The Origin of Arrondissements

If you’ve been to Paris you will know that Paris is divided into twenty districts. We call such a district an arrondissement, and they are numbered in a circle from the middle, clockwise around and out. Therefore, if you draw a line from #1 out to #20, you will have a squiggle like a snail shell on the paper.
The French love escargots (snails) yes, but the nice little garlicky creatures had nothing to do with the numbering of the districts. The districts had developed naturally from the 13th century due to what was where and how to get there. The twenty districts as we know them today however date from 1860 when the Bureau de la Ville de Paris finally decided on their borders. The name arrondissement, by the way, was first used in 1795; to be exact, in the law of October 11, 1795, which determined the borders of the twelve arrondissements in existence at that time.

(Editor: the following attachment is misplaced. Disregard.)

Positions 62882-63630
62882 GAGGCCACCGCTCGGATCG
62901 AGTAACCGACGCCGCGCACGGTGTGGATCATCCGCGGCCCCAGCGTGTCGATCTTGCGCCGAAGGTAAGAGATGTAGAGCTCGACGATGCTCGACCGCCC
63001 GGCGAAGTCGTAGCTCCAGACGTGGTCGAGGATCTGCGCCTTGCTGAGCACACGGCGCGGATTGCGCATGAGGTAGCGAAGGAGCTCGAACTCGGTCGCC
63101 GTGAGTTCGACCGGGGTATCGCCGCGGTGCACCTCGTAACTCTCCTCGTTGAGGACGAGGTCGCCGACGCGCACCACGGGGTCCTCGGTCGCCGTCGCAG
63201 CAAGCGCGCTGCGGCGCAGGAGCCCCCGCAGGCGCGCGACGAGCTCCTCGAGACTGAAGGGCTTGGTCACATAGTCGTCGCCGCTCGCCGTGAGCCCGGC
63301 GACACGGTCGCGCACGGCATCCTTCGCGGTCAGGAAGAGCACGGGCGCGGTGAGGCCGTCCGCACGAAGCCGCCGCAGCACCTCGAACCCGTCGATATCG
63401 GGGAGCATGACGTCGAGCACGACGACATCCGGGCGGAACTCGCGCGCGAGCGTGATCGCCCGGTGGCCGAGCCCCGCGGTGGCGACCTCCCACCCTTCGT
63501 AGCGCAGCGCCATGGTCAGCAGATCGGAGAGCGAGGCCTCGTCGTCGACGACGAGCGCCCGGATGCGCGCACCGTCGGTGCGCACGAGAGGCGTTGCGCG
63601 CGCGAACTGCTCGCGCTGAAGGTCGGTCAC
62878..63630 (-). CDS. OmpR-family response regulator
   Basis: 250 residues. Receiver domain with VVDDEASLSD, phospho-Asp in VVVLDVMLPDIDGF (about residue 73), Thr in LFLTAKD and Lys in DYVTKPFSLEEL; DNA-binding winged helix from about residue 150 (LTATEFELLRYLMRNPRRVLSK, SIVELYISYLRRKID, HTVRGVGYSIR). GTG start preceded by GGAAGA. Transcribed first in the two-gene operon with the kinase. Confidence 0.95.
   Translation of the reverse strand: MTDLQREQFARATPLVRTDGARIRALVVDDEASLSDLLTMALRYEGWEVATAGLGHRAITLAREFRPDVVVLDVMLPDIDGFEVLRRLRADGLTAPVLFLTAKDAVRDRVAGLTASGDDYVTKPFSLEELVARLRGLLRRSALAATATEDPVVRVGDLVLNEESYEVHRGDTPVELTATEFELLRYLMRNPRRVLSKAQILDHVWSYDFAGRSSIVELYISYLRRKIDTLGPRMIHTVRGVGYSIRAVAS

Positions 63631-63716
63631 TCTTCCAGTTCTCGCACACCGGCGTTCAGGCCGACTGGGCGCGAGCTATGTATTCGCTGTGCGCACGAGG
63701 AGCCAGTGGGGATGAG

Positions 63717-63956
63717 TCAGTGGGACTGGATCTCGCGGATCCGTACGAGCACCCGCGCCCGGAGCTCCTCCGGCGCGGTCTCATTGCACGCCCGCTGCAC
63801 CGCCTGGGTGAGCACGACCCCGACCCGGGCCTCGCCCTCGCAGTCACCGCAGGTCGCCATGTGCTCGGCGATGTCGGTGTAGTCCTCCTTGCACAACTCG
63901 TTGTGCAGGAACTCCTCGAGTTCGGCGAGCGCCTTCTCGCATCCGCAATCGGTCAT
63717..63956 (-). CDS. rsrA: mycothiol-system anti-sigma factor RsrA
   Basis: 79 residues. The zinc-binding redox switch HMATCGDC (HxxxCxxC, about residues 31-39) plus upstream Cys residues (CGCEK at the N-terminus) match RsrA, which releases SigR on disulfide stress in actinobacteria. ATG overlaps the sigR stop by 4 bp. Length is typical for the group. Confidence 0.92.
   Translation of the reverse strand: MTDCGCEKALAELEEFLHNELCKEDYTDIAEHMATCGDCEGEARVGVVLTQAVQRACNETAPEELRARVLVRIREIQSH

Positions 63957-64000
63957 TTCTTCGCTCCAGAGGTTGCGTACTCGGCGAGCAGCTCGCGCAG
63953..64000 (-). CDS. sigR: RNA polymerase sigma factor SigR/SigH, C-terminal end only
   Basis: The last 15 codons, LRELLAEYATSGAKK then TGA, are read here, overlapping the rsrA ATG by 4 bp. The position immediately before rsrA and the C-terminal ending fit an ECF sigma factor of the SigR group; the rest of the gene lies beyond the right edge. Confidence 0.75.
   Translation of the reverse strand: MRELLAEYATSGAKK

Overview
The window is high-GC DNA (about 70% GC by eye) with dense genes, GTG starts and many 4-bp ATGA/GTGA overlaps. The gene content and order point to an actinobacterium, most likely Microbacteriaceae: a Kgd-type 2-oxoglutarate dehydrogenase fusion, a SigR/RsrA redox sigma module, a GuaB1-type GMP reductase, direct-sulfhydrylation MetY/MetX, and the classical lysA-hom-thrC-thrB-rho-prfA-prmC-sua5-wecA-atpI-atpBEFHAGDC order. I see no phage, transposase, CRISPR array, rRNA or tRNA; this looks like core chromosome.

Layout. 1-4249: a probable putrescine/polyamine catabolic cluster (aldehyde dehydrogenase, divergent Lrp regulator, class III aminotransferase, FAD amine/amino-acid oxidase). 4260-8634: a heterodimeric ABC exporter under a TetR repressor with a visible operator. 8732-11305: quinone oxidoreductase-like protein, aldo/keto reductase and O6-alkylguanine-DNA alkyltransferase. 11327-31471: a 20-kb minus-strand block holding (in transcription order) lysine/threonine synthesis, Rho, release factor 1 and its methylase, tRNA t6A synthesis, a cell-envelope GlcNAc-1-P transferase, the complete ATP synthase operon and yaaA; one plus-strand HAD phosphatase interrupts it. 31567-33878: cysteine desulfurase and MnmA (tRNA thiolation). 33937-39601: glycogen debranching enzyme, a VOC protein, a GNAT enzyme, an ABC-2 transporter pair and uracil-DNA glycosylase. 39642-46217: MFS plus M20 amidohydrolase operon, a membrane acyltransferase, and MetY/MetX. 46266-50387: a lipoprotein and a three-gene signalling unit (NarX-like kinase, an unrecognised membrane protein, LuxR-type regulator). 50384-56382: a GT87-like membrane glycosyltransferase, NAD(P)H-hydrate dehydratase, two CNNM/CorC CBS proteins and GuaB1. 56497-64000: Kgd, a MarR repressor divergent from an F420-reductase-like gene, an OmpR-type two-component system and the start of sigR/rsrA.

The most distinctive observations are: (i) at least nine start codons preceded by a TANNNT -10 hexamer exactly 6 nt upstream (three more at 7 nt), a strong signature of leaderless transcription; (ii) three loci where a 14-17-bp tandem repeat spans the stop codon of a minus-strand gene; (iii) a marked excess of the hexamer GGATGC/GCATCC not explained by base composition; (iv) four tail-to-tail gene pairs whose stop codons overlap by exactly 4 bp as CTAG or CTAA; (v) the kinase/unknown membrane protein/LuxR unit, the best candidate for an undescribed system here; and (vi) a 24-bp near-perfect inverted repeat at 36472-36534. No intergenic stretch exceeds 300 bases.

Street naming had started in the 12th century already and then the name was carved into the stone buildings or written on wooden boards fastened to trees or hedges. For example on a street where there was a popular butcher, the street had become known as Rue du Boucher.
The current street name plates – white lettering on blue – dates from 1844 and I don’t think that it will ever be changed.
There are (when I last counted there were) over 6,000 streets in Paris. Each has a charm of its own despite that today not all of them are safe to walk along after night has fallen – even in daylight but don’t ever say that I told you so.

One Response to “The Origin of Arrondissements”

  1. Comment by Joaquin Martinez | 05/29/11 at 6:52 pm


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